Magazine article Artforum International

Susan Rothenberg: United States

Magazine article Artforum International

Susan Rothenberg: United States

Article excerpt

Turning-points shows in art come with a sense that you know everything about them sub specie aeternitatis. You feel you have a key to artistic significance past, present, and future. This is a mistake. The key has you. The knowledge imparted replaces you, the knower. It assumes you shape, fills your needs as fluid fills a mold. Overload of gratification blows the fuses of your intelligence. You must wait years for your historico-hysterical epiphany to cycle back as cultured common sense. Finally you discover that you were largely right, largely wrong, or nuts.

I was right, wrong, and nuts--and inarticulate and sent--when I saw three big, gawky paintings by Susan Rothenberg at the post-Minimalist-gangster alternative space 112 Greene Street in the autumn of 1975. Those were laboratory days. The show was a eureka. That the paintings were paintings, perfectly comfortable as such in a savagely matter-of-fact raw space, was remarkable. Painting had been dead lately, burnt to a crisp by the phenomenological stare. I was right about this: these were paintings. That they were by someone I had only just heard of, a woman, made it better. An unsuspected reset button had been pushed. New game.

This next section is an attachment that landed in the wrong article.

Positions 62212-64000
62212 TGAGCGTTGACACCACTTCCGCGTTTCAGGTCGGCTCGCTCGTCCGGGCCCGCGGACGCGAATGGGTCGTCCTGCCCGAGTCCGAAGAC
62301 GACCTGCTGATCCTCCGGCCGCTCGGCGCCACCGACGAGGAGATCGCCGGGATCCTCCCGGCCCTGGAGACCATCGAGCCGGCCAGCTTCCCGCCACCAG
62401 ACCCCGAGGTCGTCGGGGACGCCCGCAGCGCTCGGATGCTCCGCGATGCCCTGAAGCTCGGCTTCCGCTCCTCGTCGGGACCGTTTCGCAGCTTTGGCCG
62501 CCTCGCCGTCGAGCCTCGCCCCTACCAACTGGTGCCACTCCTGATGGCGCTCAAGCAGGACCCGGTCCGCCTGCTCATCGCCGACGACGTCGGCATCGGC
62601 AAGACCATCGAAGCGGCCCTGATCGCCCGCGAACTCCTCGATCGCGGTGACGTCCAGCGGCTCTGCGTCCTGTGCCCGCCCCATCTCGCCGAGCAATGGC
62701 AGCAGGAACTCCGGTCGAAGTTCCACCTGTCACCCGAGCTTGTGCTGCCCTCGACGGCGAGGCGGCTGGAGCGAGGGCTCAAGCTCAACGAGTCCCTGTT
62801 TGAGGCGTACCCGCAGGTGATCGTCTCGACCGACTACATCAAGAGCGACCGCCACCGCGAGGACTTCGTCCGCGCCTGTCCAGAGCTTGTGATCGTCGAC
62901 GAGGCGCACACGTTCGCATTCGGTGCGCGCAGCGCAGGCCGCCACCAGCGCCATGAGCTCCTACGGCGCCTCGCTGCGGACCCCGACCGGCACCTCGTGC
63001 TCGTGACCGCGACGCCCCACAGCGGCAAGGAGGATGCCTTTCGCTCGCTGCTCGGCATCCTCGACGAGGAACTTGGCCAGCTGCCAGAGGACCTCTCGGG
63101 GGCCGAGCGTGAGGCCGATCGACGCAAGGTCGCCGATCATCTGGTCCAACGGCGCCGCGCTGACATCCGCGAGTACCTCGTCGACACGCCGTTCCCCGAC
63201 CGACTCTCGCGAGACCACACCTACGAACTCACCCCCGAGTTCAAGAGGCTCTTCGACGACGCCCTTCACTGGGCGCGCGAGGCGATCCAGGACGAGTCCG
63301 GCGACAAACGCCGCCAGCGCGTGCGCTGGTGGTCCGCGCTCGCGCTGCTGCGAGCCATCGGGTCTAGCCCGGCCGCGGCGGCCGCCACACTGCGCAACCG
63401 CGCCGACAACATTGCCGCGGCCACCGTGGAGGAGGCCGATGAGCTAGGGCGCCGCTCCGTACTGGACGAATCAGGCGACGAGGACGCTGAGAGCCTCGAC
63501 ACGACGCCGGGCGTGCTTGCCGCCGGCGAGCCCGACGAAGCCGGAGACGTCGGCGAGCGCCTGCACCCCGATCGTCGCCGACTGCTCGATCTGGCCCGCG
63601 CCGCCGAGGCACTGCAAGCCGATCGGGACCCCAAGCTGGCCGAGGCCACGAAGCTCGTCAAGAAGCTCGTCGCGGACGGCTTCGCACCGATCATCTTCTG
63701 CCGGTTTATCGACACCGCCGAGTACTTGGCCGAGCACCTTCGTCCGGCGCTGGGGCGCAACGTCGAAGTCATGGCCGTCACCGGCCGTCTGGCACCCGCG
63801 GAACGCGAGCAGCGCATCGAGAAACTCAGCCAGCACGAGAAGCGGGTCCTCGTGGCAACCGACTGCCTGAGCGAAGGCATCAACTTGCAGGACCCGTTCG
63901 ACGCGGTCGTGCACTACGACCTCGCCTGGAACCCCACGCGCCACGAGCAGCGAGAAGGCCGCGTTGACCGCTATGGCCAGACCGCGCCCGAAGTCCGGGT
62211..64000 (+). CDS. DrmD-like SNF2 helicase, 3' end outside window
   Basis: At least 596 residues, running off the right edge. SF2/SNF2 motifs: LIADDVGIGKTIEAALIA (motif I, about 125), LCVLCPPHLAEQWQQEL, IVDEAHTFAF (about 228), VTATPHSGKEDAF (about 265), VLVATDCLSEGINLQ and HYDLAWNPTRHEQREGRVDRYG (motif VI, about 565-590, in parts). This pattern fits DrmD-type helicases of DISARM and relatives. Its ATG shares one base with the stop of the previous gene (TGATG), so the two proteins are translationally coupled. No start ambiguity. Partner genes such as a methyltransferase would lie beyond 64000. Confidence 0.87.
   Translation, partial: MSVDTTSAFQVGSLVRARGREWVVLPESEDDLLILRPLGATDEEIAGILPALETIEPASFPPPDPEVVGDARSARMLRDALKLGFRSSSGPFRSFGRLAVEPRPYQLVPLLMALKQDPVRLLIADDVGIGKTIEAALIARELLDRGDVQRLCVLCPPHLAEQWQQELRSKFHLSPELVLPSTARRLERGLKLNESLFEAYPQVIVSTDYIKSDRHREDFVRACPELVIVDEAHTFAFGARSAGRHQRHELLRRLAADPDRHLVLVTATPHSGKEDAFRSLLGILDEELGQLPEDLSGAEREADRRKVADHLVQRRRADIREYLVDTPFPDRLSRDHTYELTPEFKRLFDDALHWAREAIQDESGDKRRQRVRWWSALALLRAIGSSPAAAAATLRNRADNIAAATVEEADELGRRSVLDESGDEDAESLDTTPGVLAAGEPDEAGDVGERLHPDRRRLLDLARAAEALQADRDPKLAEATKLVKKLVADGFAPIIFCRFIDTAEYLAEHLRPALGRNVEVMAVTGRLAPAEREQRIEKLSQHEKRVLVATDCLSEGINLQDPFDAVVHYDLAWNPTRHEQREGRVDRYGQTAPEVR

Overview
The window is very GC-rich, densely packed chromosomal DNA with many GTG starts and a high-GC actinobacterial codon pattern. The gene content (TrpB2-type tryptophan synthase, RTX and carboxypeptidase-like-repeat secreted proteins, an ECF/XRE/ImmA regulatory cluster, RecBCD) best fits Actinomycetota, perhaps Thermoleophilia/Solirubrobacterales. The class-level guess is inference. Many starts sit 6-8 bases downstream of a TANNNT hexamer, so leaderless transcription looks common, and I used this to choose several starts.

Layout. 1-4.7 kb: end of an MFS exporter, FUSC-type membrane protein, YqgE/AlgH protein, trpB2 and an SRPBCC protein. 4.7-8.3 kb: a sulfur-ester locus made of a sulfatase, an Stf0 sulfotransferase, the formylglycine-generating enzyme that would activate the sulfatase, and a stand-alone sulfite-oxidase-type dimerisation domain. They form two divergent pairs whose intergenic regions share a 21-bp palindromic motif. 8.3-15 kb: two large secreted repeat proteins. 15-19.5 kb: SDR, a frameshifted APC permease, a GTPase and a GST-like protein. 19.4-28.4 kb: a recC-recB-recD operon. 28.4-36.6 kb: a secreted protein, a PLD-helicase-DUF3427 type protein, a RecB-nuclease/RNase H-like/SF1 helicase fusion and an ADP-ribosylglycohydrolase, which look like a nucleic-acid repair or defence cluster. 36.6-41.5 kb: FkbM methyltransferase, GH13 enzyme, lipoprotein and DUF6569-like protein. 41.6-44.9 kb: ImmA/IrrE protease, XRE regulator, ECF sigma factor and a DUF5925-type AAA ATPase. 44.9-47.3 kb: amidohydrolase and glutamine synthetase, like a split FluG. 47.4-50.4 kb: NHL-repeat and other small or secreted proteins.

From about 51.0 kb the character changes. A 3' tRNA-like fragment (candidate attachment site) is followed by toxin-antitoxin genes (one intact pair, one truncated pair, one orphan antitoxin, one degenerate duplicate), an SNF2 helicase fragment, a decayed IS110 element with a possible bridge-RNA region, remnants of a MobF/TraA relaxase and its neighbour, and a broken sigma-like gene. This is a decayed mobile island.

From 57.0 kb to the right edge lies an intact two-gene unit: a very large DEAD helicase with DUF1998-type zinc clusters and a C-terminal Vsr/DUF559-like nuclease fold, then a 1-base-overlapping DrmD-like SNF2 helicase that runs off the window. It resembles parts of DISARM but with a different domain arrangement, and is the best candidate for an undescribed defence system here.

I was wrong about the new game mattering as much as I needed it to matter. I wasn't conscious enough of my role in the transaction: a New York parochial art fancier, nostalgic for the tradition of Abstract Expressionism while committed to accepting the unfriendly news of each new esthetic adventure. Or maybe I did know that, except for "parochial." I was unaware of how the centrality of New York's world view had diminished with the rise of European, notably German wisdoms that I was five years from starting to grasp. If in 1975 you were Gerhard Richter, say, you could have seen at a glance that Rothenberg's triumph was local and concerned mainly with the past.

The nuts part is the whole way of thinking that had me in thrall: comprehending yourself as an organic weather vane, a Romantic gismo for registering history via esthetic sensation. You should have better uses for your life. I didn't. It was my desire to toss my otherwise valueless self into the tribal bonfire of art's illuminati, to make the blaze brighter. This almost never happened. I was forever framing remarks preparatory or retrospective to the big moment. When the big moment arrived, as with Rothenberg's paintings, I was dumbstruck. Nuts.

The critical significance of Rothenberg's 1975 show is accounted in a one-liner that everybody got right away and that has not budged in 18 years: introduces symbolic imagery into Minimalist abstraction. …

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